County of San Bernardino Health Officer Dr. Maxwell Ohikhuare has issued an excessive heat warning for extreme high temperatures expected for the inland and desert regions this coming weekend and into the following week. Temperatures above 105°F will be seen from Sunday to Tuesday, and into Wednesday for the desert regions. Monday is expected to be the hottest day, reaching up to 111°F in the desert and some inland areas.
“As temperatures rise, we want to remember to check on those most vulnerable, the elderly, those who work or exercise outdoors, infants and children, the homeless or poor and people with chronic medical conditions,” said Dr. Ohikhuare. “We also need to remember not to leave children or pets in hot cars, not even for a moment, since temperatures can quickly rise and become deadly.”
High or unusually hot temperatures can affect one’s health. Take the necessary precautions to prevent serious health effects such as heat exhaustion or heat stroke by following the tips below.
• Stay in air-conditioned buildings.
• Find an air-conditioned Cooling Center open to the public by dialing the United Way’s toll-free resource telephone line at 2-1-1, or online at http://211sb.org/cooling-
• Do not rely on a fan as your primary cooling device.
• Limit outdoor activity, especially midday when it is the hottest part of the day, and avoid direct sunlight.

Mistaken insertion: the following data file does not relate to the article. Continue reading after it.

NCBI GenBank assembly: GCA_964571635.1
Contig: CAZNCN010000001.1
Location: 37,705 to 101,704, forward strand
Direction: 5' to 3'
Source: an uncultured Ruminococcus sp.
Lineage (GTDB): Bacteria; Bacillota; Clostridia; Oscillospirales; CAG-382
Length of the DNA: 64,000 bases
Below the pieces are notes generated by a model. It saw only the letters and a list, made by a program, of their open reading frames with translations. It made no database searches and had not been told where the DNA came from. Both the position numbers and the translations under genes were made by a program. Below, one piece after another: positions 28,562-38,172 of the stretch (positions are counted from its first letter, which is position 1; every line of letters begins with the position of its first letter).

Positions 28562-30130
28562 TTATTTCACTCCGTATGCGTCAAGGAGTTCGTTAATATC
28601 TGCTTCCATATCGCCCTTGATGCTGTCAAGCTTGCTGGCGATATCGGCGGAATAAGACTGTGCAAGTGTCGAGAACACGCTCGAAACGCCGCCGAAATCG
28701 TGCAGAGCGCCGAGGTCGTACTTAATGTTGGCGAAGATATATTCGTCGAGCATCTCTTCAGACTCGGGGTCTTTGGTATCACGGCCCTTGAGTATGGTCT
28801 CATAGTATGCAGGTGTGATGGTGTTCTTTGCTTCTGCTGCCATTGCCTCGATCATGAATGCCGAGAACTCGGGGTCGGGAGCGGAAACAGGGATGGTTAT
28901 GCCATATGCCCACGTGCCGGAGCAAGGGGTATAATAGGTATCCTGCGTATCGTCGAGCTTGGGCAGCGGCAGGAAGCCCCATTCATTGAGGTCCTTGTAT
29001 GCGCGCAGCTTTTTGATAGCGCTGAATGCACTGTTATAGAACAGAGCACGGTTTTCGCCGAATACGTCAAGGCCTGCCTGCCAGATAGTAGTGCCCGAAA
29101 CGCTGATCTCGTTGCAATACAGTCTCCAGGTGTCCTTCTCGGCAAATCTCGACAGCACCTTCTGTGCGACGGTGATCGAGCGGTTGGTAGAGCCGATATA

• Do not leave infants or children in a parked vehicle, even in the shade with windows cracked, temperatures can reach over 120 degrees inside. Their abilities to cool through sweating are not as developed as adults.
• Wear loose, lightweight, light-colored clothing.
• Take cool showers or baths to lower your body temperature.
• Check on at-risk friends, family and neighbors at least twice a day.
• Drink water more than usual and don’t wait until you’re thirsty to drink.
• Drink from two to four cups of water every hour while working.
• Avoid alcohol or liquids containing high amounts of sugar.
• Make sure your family, friends and neighbors are drinking enough water.
Remember, pets are vulnerable to high temperatures too, but are unable to vocalize their distress. Some signs of heat distress in pets can include heavy panting, difficulty breathing, lethargy, excessive thirst, and vomiting. You can help prevent a heat emergency by taking these steps.
• Leave your pets extra water.
• Bring pets inside during periods of extreme heat.
• Ensure they have plenty of shade if kept outside. Remember, the shade your pets have in the morning will either change or diminish as the sun moves throughout the day and may not protect them.
• Don’t force animals to exercise when it is hot and humid. Exercise pets early in the morning or late in the evening.
• Do not let pets stand on sidewalks or hot asphalt to avoid burning their paws.
• Never leave pets in a parked vehicle, even in the shade with windows cracked, temperatures can reach over 120 degrees inside. The vehicle is quickly turned into a furnace and can kill any animal!